|Abdurahman Alamoudi, former president of the American Muslim Foundation, actively raised money for Hezbollah as well as Hamas. (Rachel Griffith/UPI)|
Hezbollah could be one of the first security challenges faced by the new Obama administration. An official government report concludes the Iranian-backed Islamic terror group has been forming sleeper cells throughout the United States that could become operational.
The report estimates Hezbollah could become a much more potent national security threat by 2014. The group was responsible for the 1983 Beirut Marine Barracks bombing, which killed 241 U.S. Marines and 58 French servicemen.
“The Lebanese Shiite group Hezbollah does not have a known history of fomenting attacks inside the U.S., but that could change if there is some kind of ‘triggering’ event, the homeland assessment cautions,” the report said.
The report, obtained by the Middle East Newsline and marked “for official use only,” did not define a “triggering event.” Most of the threats cited in the report had been raised by the Homeland Security Department.
The 38-page report, titled 2008 Interagency Intelligence Committee on Terrorism, said Hezbollah was being directed by the leadership in Lebanon as well as Iran’s Islamic Revolutionary Guards Corps (IRGC).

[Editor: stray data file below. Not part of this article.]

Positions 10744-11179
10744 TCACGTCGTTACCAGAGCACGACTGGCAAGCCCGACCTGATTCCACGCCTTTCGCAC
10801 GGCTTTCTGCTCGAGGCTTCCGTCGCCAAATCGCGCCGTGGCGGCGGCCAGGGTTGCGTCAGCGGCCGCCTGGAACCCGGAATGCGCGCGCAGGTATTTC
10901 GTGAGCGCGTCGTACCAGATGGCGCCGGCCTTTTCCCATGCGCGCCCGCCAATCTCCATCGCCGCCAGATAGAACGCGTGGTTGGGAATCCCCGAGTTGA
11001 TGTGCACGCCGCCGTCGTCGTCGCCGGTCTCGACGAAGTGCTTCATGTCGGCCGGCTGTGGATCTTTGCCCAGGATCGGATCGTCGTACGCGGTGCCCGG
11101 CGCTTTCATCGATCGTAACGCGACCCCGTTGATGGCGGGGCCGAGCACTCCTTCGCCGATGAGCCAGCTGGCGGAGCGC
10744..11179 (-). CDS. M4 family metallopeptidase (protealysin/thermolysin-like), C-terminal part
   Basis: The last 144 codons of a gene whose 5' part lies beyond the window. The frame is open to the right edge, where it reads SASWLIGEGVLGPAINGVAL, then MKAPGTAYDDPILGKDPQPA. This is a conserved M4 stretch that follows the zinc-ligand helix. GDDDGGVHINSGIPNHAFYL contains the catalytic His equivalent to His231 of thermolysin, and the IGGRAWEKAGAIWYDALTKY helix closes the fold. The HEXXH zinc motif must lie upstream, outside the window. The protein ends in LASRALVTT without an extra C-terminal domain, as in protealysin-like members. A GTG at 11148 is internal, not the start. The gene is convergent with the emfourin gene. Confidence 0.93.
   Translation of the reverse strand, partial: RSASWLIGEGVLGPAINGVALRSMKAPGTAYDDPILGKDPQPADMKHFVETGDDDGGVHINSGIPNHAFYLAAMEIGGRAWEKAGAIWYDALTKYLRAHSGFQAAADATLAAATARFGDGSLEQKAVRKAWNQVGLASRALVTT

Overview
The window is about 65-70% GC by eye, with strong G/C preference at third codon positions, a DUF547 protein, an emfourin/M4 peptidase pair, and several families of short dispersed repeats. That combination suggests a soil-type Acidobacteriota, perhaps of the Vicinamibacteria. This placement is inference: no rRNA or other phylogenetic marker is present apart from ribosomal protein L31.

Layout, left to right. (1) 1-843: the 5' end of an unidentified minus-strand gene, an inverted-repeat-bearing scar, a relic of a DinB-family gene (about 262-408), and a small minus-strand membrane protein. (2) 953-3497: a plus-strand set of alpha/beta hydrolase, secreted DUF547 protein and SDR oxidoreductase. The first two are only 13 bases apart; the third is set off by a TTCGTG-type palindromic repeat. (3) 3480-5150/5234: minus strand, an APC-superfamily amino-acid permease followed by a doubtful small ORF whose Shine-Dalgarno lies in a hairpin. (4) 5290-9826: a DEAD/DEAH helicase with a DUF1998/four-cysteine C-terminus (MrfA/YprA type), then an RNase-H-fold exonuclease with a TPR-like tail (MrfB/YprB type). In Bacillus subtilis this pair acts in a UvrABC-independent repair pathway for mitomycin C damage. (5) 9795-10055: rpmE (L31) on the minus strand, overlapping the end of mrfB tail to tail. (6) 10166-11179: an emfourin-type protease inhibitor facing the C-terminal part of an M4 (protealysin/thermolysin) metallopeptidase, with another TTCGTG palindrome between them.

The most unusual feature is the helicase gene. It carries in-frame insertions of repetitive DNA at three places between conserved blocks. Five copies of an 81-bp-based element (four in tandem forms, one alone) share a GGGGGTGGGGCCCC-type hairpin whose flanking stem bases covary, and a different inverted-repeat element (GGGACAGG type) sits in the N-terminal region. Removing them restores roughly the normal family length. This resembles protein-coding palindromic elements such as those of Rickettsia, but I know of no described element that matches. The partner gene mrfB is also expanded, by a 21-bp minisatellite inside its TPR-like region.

The assessment said the Hezbollah network in the United States was engaged in money laundering, drug trafficking, weapons smuggling and extortion.
The terror group has also established fundraising connections with mainstream American Muslim organizations, among the most notable being the case of Abdurahman Alamoudi, the former head of the American Muslim Council. Mr. Alamoudi, prior to his having pleaded guilty in 2004 for having tried to launder Libyan money for various terror groups, actively worked to raise money for Hezbollah among others. He also formerly helped oversee the appointment of Islamic chaplains in the U.S. military.
Hezbollah is one of several terrorist threats to the United States over the next five years, the report said. The report also cited al-Qaida as a leading threat, saying the Islamic network was focusing on striking strategic U.S. facilities.
“The threat of terrorism and the threat of extremist ideologies has not abated,” former Homeland Security Secretary Michael Chertoff said prior to leaving office yesterday. “This threat has not evaporated, and we can’t turn the page on it.”